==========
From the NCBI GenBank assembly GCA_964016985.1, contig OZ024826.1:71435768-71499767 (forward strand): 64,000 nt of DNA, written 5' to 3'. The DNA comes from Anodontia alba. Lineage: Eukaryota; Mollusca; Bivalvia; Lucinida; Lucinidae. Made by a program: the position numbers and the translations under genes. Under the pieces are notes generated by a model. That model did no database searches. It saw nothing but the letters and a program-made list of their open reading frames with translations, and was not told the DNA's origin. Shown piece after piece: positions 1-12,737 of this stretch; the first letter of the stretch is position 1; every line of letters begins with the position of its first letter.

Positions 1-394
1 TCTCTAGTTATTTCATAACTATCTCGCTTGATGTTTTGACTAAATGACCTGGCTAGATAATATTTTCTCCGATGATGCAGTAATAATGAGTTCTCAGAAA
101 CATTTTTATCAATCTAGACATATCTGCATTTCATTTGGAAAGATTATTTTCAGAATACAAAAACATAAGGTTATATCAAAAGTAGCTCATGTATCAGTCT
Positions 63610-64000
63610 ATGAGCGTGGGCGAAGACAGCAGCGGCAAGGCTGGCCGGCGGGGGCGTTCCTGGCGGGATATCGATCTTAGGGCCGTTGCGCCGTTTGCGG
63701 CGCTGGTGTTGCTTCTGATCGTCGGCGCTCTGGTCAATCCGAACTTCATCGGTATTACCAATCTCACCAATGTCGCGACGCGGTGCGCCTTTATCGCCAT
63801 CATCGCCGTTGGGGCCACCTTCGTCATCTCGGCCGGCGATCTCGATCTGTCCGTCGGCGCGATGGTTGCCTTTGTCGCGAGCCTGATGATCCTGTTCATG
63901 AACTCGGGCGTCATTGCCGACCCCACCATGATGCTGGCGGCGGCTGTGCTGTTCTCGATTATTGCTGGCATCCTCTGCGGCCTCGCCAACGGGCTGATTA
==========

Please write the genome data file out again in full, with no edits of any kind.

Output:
From the NCBI GenBank assembly GCA_964016985.1, contig OZ024826.1:71435768-71499767 (forward strand): 64,000 nt of DNA, written 5' to 3'. The DNA comes from Anodontia alba. Lineage: Eukaryota; Mollusca; Bivalvia; Lucinida; Lucinidae. Made by a program: the position numbers and the translations under genes. Under the pieces are notes generated by a model. That model did no database searches. It saw nothing but the letters and a program-made list of their open reading frames with translations, and was not told the DNA's origin. Shown piece after piece: positions 1-12,737 of this stretch; the first letter of the stretch is position 1; every line of letters begins with the position of its first letter.

Positions 1-394
1 TCTCTAGTTATTTCATAACTATCTCGCTTGATGTTTTGACTAAATGACCTGGCTAGATAATATTTTCTCCGATGATGCAGTAATAATGAGTTCTCAGAAA
101 CATTTTTATCAATCTAGACATATCTGCATTTCATTTGGAAAGATTATTTTCAGAATACAAAAACATAAGGTTATATCAAAAGTAGCTCATGTATCAGTCT
Positions 63610-64000
63610 ATGAGCGTGGGCGAAGACAGCAGCGGCAAGGCTGGCCGGCGGGGGCGTTCCTGGCGGGATATCGATCTTAGGGCCGTTGCGCCGTTTGCGG
63701 CGCTGGTGTTGCTTCTGATCGTCGGCGCTCTGGTCAATCCGAACTTCATCGGTATTACCAATCTCACCAATGTCGCGACGCGGTGCGCCTTTATCGCCAT
63801 CATCGCCGTTGGGGCCACCTTCGTCATCTCGGCCGGCGATCTCGATCTGTCCGTCGGCGCGATGGTTGCCTTTGTCGCGAGCCTGATGATCCTGTTCATG
63901 AACTCGGGCGTCATTGCCGACCCCACCATGATGCTGGCGGCGGCTGTGCTGTTCTCGATTATTGCTGGCATCCTCTGCGGCCTCGCCAACGGGCTGATTA